‘She’s the real reason I am taking these steps.’ Father’s love for daughter motivates move out of homelessness

It’s an ordinary house on an ordinary street in a neighborhood that could be anywhere, but the journey Clinton Lee and his daughter Serena took to get into that Sacramento home is anything but typical.

Previous chapters in their story involve hard times, addiction and homelessness. Now, thanks in part to the City of Sacramento’s Department of Community Response, their story revolves around recovery, redemption, reunification and the bond between a father and his daughter.

“She’s really why I’m taking the steps I’m taking,” Clinton said recently. “I’m new to recovery, and I can’t say if it’s going to last. It’s a battle every day. But I want to be here as long as I can.”

Clinton’s world revolves around his daughter Serena, 20, who suffered a traumatic brain injury in a car accident many years ago and cannot live on her own.

Clinton was her caregiver, and for many years they lived in the Natomas area. He said he lost his house a couple of years ago to unpaid taxes and an unscrupulous real estate deal. He admits his addiction was also a factor.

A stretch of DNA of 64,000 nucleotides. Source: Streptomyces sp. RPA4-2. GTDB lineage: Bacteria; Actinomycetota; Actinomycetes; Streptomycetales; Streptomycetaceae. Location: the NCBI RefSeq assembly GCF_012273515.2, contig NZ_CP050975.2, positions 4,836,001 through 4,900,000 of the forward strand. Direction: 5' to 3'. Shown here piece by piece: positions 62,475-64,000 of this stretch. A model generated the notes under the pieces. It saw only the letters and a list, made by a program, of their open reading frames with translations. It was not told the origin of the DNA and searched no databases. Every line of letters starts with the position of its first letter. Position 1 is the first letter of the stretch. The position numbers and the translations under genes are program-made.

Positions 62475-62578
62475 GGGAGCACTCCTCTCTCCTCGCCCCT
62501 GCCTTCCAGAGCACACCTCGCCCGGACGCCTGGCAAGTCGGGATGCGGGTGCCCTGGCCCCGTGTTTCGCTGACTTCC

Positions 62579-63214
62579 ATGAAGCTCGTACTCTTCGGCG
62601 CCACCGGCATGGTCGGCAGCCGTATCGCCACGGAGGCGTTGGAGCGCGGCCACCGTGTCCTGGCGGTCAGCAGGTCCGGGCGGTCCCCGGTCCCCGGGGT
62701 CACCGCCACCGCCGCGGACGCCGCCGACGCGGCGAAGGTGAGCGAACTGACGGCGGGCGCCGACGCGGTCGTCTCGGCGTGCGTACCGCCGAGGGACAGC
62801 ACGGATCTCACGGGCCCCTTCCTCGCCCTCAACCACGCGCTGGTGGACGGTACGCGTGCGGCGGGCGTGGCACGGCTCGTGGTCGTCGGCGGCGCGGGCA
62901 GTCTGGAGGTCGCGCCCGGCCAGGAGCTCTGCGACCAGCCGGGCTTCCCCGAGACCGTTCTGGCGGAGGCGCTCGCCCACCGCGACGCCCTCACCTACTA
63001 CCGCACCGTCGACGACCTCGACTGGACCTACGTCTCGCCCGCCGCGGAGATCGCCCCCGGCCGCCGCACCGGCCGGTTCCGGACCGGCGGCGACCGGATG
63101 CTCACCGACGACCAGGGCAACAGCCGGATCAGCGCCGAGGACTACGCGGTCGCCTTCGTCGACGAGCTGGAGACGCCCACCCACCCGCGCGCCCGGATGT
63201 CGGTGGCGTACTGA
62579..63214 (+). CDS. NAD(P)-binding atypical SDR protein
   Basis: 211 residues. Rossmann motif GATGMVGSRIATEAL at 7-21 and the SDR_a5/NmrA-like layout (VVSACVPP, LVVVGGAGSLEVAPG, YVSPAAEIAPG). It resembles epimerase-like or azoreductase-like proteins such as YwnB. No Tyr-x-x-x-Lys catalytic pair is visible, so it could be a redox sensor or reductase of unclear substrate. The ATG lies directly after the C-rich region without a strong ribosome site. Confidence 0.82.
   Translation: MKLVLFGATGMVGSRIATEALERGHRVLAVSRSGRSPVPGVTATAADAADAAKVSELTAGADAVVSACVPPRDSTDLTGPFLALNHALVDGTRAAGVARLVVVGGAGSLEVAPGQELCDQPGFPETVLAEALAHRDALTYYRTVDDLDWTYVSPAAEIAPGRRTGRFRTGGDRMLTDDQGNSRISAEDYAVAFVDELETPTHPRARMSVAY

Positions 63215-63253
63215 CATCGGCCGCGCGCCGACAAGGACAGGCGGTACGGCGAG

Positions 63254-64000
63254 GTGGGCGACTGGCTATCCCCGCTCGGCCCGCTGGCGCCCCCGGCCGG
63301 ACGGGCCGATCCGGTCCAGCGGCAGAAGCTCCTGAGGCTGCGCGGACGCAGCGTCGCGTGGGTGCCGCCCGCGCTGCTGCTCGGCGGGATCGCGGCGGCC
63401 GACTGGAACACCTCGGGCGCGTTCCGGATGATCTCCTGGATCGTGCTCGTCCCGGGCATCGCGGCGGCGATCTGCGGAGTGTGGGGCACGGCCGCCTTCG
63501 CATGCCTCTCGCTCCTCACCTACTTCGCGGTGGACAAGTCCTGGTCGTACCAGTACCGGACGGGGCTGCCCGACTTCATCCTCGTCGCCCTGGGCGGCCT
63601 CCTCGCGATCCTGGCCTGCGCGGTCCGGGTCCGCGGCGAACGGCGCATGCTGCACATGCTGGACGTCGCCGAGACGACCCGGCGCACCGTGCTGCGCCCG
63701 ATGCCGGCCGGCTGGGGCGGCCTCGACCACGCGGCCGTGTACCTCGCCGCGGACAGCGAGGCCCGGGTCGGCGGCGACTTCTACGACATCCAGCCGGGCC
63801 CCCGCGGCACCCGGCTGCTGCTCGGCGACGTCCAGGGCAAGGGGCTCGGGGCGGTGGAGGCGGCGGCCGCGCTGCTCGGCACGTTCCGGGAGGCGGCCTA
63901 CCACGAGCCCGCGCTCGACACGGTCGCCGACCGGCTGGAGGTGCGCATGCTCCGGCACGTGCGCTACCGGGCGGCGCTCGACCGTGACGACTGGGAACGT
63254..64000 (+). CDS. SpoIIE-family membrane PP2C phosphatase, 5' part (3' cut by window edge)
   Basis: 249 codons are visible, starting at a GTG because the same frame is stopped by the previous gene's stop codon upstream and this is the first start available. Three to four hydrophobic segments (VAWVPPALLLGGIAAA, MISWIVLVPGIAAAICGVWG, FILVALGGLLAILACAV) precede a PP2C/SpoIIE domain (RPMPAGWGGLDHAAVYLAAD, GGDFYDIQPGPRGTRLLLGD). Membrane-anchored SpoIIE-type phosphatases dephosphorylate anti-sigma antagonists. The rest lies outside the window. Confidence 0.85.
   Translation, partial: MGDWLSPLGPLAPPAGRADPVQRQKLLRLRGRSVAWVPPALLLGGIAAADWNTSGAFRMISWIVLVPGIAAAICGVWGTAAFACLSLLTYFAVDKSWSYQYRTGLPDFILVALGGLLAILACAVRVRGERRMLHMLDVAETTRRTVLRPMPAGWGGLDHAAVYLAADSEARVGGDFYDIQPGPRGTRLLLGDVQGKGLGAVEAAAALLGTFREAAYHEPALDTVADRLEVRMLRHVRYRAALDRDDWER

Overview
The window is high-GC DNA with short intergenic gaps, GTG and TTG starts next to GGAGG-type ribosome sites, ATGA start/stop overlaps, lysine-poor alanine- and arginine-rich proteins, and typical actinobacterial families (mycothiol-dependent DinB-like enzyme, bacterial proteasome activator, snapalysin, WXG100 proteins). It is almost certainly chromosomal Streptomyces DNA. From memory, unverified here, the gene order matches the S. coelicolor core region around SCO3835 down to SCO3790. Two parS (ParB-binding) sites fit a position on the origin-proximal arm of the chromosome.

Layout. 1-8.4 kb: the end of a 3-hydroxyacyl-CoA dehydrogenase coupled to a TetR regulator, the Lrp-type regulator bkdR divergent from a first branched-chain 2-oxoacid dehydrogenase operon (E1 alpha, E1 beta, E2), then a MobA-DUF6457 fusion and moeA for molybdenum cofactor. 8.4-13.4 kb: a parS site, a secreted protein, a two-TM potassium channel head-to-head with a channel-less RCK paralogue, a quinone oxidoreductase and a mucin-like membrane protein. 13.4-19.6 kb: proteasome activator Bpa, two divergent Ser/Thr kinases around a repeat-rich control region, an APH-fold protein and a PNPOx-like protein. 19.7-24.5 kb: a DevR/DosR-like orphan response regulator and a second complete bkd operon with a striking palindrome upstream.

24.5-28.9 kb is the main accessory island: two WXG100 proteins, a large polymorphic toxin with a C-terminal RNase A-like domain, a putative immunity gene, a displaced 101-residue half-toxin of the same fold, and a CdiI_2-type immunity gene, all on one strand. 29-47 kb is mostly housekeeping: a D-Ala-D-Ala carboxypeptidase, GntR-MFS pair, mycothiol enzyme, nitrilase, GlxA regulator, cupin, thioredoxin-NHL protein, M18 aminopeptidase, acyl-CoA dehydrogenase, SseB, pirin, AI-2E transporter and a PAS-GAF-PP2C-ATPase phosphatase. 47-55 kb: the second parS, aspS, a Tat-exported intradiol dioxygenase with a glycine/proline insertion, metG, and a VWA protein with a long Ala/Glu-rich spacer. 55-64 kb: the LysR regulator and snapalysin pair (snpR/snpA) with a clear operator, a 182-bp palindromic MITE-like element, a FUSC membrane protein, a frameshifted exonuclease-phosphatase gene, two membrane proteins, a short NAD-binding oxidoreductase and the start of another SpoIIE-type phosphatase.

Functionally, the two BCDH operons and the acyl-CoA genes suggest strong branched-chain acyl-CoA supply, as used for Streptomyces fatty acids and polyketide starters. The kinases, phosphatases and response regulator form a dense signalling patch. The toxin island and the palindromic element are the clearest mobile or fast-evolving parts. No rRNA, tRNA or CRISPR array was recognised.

Clinton and Serena began couch surfing with friends and living in motels when they could afford it. When the money ran out Serena went to live with relatives, and Clinton began living in his car. The daily struggle of living on the streets made it hard to consider treatment programs, he said.

But Clinton knew that he had to find a way forward for both himself and his daughter. He called 311, and self-referred to the Department of Community Response.

Hezekiah Allen, a program specialist with DCR, offered him an open space at the Miller Park Safe Ground.

“We don’t always have the right place available for the right person when they are ready to take it,” Allen said. “But in Mr. Lee’s case, we had an opening, and he recognized that he needed to take it.”

Clinton said Allen made sure he took advantage of the opportunity to get off the street.

“Hezekiah … I can’t say enough about how he accommodated me,” Clinton said. “He made it happen; he called me back, and he made it easy for me.”

Staying at Safe Ground gave Clinton a chance to regroup after constantly feeling afraid living on the streets. In just six weeks, with help from First Step Communities, which operates Safe Ground, Clinton was ready for the next step on his journey: moving into that ordinary house, which is run by Sacramento Self Help Housing.

With a stable living situation, and a lot of support, Clinton was able to have Serena come live with him again. He is in intensive treatment and counseling. He said he is determined to make it work — for himself and for his daughter.

“She’s the real reason I am taking these steps,” he said. “I had to have some place safe for my daughter to go.”

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